- 2-3 Packages of Smart Noodles or Skinny Pasta
- 1 Package of extra firm tofu
- 4 Cups vegetable broth
- 1 Cup Water
- 1 Teaspoon minced fresh ginger
- 2-3 Minced fresh garlic cloves
- 1/4 Cup shredded nappa cabbage
- 1/4 Cup chopped carrots
- 2 Medium turnips cut into small cubes
- 2 Tablespoons chili powder + 1 table spoon chili powder
- 1 Tablespoon chipotle chili powder + 1 tablespoon chipotle chili powder
- 1 1/2 Teaspoon coconut amino soy sauce
- 1 to 2 Teaspoon sea salt or kelp granules
- 2 tablespoons of oil (Coconut, vegetable, etc.)
- The night before prepare the tofu. I found a wonderful website for making the best tofu! Please reference the link here. https://minimalistbaker.com/tofu-that-tastes-good-stir-fry/ . For those wanting a quick how to:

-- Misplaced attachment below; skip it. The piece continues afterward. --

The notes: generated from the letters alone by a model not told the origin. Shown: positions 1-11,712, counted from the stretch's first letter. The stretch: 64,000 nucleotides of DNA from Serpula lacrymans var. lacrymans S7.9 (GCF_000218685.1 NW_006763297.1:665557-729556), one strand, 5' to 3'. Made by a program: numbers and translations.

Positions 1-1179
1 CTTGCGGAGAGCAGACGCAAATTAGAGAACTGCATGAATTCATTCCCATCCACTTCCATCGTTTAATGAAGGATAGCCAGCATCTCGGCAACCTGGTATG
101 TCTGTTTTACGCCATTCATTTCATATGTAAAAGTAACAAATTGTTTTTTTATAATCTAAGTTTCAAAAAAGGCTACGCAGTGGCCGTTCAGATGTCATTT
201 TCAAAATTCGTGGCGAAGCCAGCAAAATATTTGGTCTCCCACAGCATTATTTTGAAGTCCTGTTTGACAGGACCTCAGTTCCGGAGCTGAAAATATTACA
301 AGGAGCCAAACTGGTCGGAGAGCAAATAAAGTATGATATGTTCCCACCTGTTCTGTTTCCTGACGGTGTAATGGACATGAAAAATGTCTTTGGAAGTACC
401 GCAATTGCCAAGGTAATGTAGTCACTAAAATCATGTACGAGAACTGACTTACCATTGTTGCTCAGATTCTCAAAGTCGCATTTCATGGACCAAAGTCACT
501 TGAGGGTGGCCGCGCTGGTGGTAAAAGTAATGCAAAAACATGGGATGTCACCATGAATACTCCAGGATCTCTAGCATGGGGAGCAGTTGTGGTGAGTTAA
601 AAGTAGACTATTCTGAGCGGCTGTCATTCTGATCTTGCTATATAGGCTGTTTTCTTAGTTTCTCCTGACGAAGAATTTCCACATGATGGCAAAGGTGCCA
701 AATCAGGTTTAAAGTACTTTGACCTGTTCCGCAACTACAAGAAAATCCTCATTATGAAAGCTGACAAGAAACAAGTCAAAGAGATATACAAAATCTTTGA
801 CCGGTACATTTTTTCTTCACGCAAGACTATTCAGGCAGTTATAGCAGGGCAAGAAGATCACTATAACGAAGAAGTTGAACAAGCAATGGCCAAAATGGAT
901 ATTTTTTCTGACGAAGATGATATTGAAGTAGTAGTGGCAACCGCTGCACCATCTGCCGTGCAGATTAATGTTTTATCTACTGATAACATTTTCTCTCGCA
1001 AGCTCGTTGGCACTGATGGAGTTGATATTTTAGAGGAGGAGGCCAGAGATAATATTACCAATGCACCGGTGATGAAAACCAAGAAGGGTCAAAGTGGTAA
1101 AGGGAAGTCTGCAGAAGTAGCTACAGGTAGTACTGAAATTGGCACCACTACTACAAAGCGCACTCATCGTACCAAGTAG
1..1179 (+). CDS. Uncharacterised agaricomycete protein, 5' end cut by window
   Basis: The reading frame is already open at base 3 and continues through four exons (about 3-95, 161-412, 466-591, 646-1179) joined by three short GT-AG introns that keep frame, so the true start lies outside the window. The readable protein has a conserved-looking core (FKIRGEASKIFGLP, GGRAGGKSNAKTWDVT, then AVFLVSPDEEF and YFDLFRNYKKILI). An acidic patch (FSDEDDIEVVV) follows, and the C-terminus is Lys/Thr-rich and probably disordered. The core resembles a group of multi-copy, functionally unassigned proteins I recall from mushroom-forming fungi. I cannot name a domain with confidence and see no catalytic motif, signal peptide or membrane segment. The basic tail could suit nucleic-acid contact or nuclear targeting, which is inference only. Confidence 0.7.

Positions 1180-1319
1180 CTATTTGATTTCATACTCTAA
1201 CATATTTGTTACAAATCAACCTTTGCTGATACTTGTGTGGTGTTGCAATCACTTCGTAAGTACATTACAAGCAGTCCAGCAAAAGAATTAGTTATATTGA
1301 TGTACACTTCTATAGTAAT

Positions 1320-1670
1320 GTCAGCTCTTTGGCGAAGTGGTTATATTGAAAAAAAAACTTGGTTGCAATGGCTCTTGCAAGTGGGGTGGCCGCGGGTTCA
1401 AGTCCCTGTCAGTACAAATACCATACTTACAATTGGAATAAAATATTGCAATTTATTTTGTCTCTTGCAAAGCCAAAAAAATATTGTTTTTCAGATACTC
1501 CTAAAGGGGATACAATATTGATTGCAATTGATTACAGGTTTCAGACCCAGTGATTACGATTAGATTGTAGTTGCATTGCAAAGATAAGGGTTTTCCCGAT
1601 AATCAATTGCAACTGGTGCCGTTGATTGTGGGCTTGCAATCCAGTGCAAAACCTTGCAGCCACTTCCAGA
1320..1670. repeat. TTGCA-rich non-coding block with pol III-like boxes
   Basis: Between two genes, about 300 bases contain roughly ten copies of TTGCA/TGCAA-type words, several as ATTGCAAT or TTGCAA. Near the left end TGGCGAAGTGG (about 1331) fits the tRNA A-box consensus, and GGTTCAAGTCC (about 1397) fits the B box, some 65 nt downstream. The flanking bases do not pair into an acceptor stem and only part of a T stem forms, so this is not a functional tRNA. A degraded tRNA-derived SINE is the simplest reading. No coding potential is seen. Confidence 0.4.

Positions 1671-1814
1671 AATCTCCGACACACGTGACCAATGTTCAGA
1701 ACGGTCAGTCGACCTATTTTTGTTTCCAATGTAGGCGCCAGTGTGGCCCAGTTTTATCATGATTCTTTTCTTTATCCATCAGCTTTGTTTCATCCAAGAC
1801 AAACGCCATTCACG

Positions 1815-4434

- Wrap tofu in paper towel and set something heavy on it. Once paper towel is soaked through, remove the paper towel and wrap the tofu with fresh paper towel. Repeat the process until paper towel is not completely soaked.
- Cut tofu into cubes.
- Use the oil to grease a cookie sheet.
- Sprinkle evenly 1 tablespoon of chili power, 1 table spoon chipotle chili powder and 1/2 teaspoon salt on the pan.
- Put tofu on the pan spaced apart.
- Cook for 15 minutes, take out of oven, flip each tofu piece and bake for another 15 minutes.
- Remove from pan and let them dry further in a sealed container.
- The next day get out your crock-pot. Add all ingredients except for the tofu. Make sure to follow instructions for the low carb noodles. Most will suggest washing the noodles.
- Cook on low for 6 hours or on high for 3-4 hours depending on crock-pot.
- About 30-40 minutes before serving add the tofu.